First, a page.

April 23, 2020


4. Escapism (or not)

Every day we receive new instructions from the federal government, the state governor, the city mayor — even from the manager of the building I live in. By the weekend I’m so overwhelmed that I have to escape but without leaving the apartment. Thank goodness for murder mysteries. – Gonzalez, 3/22

Over lunch, we read. I’m in the middle of “The Need” by Helen Phillips, which I find so wonderfully weird and terrifying I forget my real fears for a while. My husband reads the news. – Solomon, 4/7

After dinner, it’s family movie time. My turn in the rotation. Last time I chose “Edge of Tomorrow,” in which Tom Cruise and Emily Blunt have to live out the same day over and over again until they figure out how to beat the aliens. Tonight my choice is “Independence Day” ... another movie about humanity uniting to defeat an enemy life form. My subconscious is not exactly subtle. – Yu, 4/2

After dinner, we watch “Iron Man 2 — we’re cutting “Six Feet Under” with the Avengers movies, figuring we could use some pure escapist entertainment. I’m disappointed in the movie, which is genuinely less engaging than the introduction to “The Power Broker,” Robert Caro’s 66-hour audiobook. – Cha, 3/22

At 8 p.m., the curfew goes into effect. A crew of squad cars roars down one of Newark’s main drags each evening to affirm a police presence. Their nightly ritual is not comforting, it’s unsettling. I look to my anchor: the book of poems in my hand. – González, 3/24

If the end is nigh, I don’t want to waste the time I have left. So I read some Hemingway, some Dickens and the words of an old cowboy called Sam the Lion, from Larry McMurtry’s “The Last Picture Show.” I know there will be an end to this, someday. Till then, I will duck into the past, into the black and white, where the good in us, played by Lionel Barrymore, stares up at the leering gangster, Edward G. Robinson, unafraid. – Bragg, 4/8


These days I am gulping down beloved books, and it’s probably only a matter of time before my all-stars show up in the rotation: “Mildred Pierce,” “Marjorie Morningstar,” “When She Was Good,” “Valley of the Dolls,” the Betsy-Tacy books by Maud Hart Lovelace. But my perennial reread is a YA series about a Denver teenager named Beany Malone. – Lippman, 4/8

Last month I reread “Station Eleven,” which, given its subject matter (a worldwide pandemic destroys civilization as we know it), might seem like not the best for right now but turned out to be exactly what I needed. – Yu, 4/3

Horror is traditionally a place where we work out our greatest fears. I’m pretty sure Danny Boyle was trying to warn us in “28 Days Later” that the virus that turns people into zombies isn’t nearly as dangerous as greedy, immoral humans. – Lalami, 3/20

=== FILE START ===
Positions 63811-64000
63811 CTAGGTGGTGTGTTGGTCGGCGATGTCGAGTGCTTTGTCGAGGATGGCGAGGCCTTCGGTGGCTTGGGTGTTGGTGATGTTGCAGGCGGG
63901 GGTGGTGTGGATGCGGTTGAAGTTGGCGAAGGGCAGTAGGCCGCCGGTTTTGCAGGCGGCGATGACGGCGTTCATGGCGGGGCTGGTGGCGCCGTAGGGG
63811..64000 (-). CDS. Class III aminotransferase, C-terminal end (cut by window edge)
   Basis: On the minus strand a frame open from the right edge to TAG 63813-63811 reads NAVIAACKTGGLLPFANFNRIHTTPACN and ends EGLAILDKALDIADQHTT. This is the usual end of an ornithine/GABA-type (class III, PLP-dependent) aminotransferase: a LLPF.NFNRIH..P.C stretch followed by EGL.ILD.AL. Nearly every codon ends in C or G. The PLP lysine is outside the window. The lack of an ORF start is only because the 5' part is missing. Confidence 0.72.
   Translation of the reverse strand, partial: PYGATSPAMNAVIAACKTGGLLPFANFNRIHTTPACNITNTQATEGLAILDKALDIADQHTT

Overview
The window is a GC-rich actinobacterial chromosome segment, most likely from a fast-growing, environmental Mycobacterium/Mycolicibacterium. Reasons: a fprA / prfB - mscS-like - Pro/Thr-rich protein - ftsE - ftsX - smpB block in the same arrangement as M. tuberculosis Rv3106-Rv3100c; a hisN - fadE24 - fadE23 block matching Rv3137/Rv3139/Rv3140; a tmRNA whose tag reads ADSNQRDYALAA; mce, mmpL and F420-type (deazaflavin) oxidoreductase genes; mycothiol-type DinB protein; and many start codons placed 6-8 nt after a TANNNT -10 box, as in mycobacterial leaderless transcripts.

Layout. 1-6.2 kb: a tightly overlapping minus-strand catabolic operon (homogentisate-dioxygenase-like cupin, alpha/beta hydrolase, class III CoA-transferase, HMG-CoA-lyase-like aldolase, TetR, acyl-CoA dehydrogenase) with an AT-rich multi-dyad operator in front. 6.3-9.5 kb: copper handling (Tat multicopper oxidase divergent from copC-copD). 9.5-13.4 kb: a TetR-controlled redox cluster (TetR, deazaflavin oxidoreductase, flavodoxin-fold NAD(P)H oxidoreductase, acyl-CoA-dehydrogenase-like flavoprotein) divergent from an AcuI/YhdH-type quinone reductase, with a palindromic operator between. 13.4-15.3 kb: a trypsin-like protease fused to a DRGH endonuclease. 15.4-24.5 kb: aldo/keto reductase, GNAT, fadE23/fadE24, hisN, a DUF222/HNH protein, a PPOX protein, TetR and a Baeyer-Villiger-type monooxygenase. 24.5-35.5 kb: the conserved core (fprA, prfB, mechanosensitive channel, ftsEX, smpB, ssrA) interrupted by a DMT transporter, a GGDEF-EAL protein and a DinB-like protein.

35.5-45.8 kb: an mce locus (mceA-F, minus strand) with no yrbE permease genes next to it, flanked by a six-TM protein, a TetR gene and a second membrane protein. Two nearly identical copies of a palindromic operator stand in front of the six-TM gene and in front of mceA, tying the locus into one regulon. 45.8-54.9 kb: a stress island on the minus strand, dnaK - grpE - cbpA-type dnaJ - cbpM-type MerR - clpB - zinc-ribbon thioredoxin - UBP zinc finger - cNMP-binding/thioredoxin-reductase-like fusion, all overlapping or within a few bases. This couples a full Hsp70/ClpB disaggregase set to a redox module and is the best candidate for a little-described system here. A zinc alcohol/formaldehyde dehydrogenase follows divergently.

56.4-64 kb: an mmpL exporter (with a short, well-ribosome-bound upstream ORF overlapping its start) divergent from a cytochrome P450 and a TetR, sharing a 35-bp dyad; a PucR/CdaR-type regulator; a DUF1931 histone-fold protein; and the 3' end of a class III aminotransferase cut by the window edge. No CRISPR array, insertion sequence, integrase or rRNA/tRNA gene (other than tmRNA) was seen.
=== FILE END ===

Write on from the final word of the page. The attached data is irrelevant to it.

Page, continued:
I kicked off quarantine by rereading Cormac McCarthy’s “Blood Meridian because something in its apocalyptic vision seemed to reflect the moment. I was amused to discover how much comfort I derived from this odyssey of violence. No matter what’s going on outside it’s got nothing on what the Glanton Gang wrought. – Pochoda, 5/21

Matt asks me what I want to watch. I say that I want to read. He suggests “Never Look Away,” a German film by a director he loves. Hmmm. Sounds heavy. After we waste 30 minutes on this conversation, I tell the truth. I want to watch “The Office.” I want to start with the pilot, and I do not want to share my carton of ice cream, and I want to keep going and going until I feel better. Four episodes later, I can attest: It’s excellent. – Danler, 4/9

It seems as if a lot of people are handling isolation by reading long novels, but I spend my regular life reading long novels. Instead I’ve been listening to music and staring into space. I listen to unending amounts of Led Zeppelin, especially “Physical Graffiti” — an album I’ve never liked by a band I haven’t cared about in a long time. At around 6 o’clock I go into our tiny yard. Very carefully — the pleasure of doing a small task well — I roll a joint, then inhale from it once, albeit deeply. The sun softens into pink and gold diffusions of empathetic color over the palm trees, the rooftops, and, trying to think of something clever but failing, I text my friends long day living in Reseda, eh? – Finch, 3/20

After the kids turn in, my wife and I finish the last episode of “Hillary” on Hulu. There’s one shot, of Hillary Clinton in the Oval Office with President Obama, and I think about an alternative universe in which our president was handling things very differently. – Yu, 4/4


Godard’s “Pierrot le Fou is a marriage coming apart (Godard and Anna Karina) and maybe the most emotional film ever made by that chilly guy. It’s on the Criterion channel, the Gideon Bible of this survivalist season. – Thomson, 4/1